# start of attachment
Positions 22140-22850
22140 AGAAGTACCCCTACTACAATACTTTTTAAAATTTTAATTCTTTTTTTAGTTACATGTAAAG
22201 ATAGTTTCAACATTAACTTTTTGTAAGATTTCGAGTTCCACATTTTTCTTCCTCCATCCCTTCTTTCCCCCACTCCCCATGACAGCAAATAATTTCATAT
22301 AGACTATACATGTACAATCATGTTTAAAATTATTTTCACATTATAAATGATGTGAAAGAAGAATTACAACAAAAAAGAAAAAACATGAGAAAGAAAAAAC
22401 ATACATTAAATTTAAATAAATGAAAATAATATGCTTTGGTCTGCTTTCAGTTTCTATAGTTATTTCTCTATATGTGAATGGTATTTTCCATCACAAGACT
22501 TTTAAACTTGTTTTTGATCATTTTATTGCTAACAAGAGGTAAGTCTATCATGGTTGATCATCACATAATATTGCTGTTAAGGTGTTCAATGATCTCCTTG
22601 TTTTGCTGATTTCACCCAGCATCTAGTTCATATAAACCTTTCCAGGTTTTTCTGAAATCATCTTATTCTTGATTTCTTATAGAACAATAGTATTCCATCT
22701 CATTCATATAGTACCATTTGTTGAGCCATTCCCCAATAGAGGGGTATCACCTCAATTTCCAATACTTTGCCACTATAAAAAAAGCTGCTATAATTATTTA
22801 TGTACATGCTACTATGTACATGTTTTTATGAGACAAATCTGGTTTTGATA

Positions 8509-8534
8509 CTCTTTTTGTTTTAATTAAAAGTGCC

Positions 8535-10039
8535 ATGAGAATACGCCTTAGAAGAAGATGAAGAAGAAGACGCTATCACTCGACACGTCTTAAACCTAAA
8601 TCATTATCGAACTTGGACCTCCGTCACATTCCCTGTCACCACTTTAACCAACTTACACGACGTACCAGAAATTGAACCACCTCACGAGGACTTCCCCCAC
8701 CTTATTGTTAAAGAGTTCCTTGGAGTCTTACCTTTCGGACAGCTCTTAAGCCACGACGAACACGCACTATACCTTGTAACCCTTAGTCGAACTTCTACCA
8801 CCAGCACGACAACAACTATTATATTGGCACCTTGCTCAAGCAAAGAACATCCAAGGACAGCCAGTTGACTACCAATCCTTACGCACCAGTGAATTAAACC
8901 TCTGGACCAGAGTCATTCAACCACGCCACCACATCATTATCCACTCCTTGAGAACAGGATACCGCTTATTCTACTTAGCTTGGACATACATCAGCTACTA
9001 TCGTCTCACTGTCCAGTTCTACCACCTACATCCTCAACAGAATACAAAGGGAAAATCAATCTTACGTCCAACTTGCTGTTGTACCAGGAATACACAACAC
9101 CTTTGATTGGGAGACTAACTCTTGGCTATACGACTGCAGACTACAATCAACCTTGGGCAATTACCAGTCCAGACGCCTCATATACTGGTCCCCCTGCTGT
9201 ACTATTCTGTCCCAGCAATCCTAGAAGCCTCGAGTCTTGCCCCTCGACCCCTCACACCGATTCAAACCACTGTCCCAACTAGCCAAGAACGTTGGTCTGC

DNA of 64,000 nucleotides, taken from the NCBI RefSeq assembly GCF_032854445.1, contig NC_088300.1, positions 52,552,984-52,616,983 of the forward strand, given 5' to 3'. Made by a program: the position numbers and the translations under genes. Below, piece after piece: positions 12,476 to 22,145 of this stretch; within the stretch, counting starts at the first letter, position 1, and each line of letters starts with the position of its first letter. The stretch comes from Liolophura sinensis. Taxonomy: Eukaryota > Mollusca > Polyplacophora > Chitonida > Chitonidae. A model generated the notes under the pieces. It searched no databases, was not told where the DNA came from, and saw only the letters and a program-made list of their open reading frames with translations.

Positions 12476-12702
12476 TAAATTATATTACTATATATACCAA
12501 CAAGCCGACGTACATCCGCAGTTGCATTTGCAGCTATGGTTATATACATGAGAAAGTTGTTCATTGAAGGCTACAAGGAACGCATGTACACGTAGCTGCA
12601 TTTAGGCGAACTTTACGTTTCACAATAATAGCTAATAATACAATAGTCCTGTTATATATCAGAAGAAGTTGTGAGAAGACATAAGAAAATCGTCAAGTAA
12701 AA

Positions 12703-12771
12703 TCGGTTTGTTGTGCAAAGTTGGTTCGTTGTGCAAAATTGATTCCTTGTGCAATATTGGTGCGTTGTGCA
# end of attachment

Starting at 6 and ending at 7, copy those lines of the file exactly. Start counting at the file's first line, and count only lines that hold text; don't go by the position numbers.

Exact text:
22501 TTTAAACTTGTTTTTGATCATTTTATTGCTAACAAGAGGTAAGTCTATCATGGTTGATCATCACATAATATTGCTGTTAAGGTGTTCAATGATCTCCTTG
22601 TTTTGCTGATTTCACCCAGCATCTAGTTCATATAAACCTTTCCAGGTTTTTCTGAAATCATCTTATTCTTGATTTCTTATAGAACAATAGTATTCCATCT